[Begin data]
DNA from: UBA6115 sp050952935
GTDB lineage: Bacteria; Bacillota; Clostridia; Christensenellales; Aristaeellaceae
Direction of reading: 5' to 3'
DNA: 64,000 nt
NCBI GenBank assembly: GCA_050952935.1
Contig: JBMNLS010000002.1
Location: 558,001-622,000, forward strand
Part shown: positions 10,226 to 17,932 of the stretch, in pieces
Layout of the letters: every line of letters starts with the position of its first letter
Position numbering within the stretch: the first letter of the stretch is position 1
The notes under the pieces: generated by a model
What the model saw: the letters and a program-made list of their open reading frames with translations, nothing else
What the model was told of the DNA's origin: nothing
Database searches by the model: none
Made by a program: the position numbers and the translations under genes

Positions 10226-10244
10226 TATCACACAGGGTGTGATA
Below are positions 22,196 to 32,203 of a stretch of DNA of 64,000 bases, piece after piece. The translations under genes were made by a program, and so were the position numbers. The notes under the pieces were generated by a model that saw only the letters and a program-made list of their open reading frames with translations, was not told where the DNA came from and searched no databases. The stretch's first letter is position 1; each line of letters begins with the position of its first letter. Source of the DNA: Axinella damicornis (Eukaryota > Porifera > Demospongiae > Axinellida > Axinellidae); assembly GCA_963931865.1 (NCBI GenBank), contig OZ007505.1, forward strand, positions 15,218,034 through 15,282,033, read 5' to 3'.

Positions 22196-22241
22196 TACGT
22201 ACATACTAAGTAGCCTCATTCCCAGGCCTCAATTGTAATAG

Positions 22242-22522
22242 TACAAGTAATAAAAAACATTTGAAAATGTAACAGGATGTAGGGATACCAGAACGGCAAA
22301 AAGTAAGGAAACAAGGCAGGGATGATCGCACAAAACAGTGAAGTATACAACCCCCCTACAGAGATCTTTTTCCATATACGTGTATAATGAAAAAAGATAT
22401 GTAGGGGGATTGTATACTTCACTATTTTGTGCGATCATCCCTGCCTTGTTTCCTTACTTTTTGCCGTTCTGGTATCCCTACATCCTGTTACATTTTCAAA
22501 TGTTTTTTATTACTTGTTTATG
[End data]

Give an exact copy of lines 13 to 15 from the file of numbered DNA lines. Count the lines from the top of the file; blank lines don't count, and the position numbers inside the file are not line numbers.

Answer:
What the model was told of the DNA's origin: nothing
Database searches by the model: none
Made by a program: the position numbers and the translations under genes